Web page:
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Wednesday, June 14, 2006

Terror in Toronto or Tempest in a Teapot? - by John Chuckman

The arrest in Toronto of seventeen men, mostly quite young, for conspiracy to bomb places in Southern Ontario has raised a storm of comment. Unfortunately, much of it has been either premature or wrong.
 
A Congressman from Northern New York, uninformed but still generous with his opinions, declared that Canada was thick with al Qaeda cells owing to its liberal (a truly filthy word in the United States) immigration and refugee laws. Sadly, the Congressman’s big red-nose talents are appreciated only in Canada, his ignorance being taken for insight in many parts of the United States.
 
Pat Buchanan parodies are also taken seriously by some in Canada, particularly in Alberta, and there are people here eager for any opportunity to prove their anti-terror bone fides to America’s unsmiling leaders. This strain in our society should alert us to the possibility, however remote, of skewed investigations where terror is concerned.
 
The New York Times, that tea-sipping, wealthy widow of American newspapers, went out of her way to recognize The Toronto Star for substantial coverage of events. That is not praise clear-headed people welcome, The Times often having been on the wrong side of human rights issues as well as having served as the official Wal-Mart Greeter on the path to war.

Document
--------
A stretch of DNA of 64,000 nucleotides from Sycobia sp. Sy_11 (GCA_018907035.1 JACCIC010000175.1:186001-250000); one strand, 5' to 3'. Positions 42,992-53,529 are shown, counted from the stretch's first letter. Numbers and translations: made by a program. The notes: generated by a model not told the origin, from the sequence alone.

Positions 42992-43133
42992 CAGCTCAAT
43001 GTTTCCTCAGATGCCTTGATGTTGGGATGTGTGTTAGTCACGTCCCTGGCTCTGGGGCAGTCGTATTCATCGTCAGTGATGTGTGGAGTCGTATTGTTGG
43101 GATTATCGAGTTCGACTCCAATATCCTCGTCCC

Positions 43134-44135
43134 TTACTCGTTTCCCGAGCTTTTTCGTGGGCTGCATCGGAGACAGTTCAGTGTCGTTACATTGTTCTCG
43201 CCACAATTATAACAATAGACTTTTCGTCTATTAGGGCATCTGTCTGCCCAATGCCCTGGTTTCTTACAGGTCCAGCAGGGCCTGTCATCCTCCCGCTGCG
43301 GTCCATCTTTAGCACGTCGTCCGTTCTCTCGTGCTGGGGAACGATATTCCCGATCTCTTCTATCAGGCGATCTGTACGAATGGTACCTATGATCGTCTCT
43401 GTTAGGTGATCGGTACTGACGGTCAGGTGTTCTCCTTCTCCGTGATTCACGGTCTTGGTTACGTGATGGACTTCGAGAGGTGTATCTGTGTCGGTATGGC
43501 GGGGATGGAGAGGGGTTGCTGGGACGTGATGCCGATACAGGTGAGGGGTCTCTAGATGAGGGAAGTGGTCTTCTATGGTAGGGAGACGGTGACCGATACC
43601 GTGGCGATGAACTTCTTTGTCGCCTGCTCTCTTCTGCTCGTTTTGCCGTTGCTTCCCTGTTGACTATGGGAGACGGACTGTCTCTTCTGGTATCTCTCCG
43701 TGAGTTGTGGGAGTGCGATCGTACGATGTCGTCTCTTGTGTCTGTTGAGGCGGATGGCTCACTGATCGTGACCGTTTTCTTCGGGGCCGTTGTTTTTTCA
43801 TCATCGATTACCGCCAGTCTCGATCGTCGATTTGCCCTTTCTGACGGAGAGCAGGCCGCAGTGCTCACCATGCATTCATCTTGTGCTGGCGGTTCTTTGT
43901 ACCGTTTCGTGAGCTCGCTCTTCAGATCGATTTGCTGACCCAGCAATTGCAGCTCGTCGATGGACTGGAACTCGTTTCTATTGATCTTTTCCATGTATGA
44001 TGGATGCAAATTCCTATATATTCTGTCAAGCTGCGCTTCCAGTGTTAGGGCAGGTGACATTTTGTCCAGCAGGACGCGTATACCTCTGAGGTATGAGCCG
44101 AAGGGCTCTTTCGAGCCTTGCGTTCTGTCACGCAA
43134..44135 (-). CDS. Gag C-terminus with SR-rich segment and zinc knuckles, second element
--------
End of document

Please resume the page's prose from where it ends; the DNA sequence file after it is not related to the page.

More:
Condoleezza Rice, too, took approving note of events in Toronto, but that surely is the moral equivalent of a twinkle from the eyes of Joachim von Ribbentrop.
 
Members of any security and intelligence apparatus are not immune to such blandishments. Results or seeming results bring praise, promotion, and budget increases to establishments that normally enjoy little public recognition. I have no reason to believe there has been inappropriate behavior by officials here, but I emphasize the importance of healthy skepticism until a clear picture emerges. The lack of healthy skepticism in America is precisely what has reduced that society to a spineless acceptance of whatever authority says, no matter how uninformed or unreasonable.
 
The known facts of the Toronto case are simple. CSIS, Canada's intelligence agency, identified one or more of these fellows on an Internet chat room about two years ago. This prompted additional investigation, and a group of young men sharing angry dreams was discovered. Finally, when a 3-ton load of ammonium nitrate, a fertilizer that can be used as a component for an explosive, was offered by the watchers and accepted by someone in the group, a wave of arrests quickly followed.
 
My first observation is that any group of young men thoughtless enough to reveal violent intentions on an Internet chat site represent a pretty low-level threat. After all, these chat sites are monitored constantly by police and intelligence services of many countries for child predators, traders in child porn, threats to governments, and for extreme political statements of every kind. Doing what these young men supposedly did is comparable to trying to build a bomb in a department-store display window on a busy avenue.
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